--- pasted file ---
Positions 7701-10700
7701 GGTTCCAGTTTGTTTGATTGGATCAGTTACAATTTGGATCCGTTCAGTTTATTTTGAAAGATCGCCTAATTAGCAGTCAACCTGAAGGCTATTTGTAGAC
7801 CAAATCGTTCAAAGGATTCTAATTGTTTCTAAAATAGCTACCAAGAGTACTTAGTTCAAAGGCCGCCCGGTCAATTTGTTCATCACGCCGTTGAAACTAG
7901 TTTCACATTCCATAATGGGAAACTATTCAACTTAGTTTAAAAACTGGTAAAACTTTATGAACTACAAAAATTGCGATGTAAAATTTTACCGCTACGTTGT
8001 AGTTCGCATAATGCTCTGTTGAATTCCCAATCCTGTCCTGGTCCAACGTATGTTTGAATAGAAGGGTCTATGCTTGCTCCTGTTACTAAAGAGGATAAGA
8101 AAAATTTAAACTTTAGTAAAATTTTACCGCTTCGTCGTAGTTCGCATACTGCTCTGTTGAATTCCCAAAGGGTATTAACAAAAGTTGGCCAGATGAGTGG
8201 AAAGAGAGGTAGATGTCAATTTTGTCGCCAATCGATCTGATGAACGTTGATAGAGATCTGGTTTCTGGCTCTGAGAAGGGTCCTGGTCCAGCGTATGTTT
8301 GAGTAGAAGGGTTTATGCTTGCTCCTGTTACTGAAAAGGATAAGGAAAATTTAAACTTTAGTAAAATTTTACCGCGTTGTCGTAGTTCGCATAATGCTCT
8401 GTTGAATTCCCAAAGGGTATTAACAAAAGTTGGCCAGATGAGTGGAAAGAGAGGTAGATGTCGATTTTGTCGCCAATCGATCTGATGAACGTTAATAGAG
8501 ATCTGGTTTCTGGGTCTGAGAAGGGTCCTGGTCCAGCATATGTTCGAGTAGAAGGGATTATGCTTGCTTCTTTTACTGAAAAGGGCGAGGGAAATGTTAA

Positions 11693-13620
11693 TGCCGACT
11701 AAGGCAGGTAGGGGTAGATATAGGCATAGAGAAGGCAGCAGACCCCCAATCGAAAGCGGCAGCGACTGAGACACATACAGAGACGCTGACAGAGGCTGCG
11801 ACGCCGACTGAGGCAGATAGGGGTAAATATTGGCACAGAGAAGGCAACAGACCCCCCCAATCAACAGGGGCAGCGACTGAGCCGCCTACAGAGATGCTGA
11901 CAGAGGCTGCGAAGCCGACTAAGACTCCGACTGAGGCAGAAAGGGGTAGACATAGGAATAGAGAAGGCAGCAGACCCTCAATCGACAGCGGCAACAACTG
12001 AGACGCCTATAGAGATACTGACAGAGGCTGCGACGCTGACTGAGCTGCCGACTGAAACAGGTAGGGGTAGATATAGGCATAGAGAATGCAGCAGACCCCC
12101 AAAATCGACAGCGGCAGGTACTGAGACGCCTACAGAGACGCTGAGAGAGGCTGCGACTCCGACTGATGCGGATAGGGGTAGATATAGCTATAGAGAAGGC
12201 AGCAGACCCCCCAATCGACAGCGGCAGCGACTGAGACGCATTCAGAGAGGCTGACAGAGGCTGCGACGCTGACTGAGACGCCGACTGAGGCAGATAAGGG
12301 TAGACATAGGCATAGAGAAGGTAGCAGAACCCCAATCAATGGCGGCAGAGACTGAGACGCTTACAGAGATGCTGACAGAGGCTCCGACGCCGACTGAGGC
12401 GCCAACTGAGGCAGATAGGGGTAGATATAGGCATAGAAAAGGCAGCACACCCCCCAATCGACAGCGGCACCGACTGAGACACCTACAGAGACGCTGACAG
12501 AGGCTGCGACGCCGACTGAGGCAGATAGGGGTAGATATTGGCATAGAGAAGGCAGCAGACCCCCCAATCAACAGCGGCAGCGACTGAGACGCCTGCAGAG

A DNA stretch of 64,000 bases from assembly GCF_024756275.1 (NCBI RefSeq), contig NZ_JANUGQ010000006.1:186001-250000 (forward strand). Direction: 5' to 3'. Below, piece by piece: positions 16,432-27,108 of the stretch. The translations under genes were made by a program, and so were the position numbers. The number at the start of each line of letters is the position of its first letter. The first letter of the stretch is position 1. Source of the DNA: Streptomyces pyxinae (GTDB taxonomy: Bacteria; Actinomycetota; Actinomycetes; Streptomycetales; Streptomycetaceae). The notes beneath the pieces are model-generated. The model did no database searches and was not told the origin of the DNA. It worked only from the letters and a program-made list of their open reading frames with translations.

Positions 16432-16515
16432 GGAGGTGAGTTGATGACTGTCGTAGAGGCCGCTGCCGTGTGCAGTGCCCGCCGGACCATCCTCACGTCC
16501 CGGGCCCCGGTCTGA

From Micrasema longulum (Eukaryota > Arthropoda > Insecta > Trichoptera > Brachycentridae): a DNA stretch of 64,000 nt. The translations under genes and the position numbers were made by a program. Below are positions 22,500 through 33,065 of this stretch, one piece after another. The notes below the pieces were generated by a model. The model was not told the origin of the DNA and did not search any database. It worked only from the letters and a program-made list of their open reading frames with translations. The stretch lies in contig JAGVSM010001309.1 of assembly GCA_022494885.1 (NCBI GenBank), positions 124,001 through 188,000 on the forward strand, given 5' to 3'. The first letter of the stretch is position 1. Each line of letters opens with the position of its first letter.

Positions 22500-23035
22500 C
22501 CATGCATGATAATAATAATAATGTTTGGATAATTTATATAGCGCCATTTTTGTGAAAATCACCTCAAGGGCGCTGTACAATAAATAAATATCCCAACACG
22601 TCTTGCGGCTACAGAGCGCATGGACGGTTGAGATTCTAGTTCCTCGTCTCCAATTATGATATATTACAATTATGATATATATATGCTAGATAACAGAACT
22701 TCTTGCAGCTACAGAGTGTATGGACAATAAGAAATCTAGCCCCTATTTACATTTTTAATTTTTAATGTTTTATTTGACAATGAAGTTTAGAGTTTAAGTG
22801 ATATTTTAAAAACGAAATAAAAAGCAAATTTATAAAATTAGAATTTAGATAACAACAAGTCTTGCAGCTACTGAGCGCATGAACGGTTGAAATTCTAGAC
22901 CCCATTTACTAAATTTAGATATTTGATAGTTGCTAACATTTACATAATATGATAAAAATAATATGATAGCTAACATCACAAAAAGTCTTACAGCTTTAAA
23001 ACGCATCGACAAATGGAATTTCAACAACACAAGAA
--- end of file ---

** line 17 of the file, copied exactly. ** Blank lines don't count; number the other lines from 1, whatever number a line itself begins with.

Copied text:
12101 AAAATCGACAGCGGCAGGTACTGAGACGCCTACAGAGACGCTGAGAGAGGCTGCGACTCCGACTGATGCGGATAGGGGTAGATATAGCTATAGAGAAGGC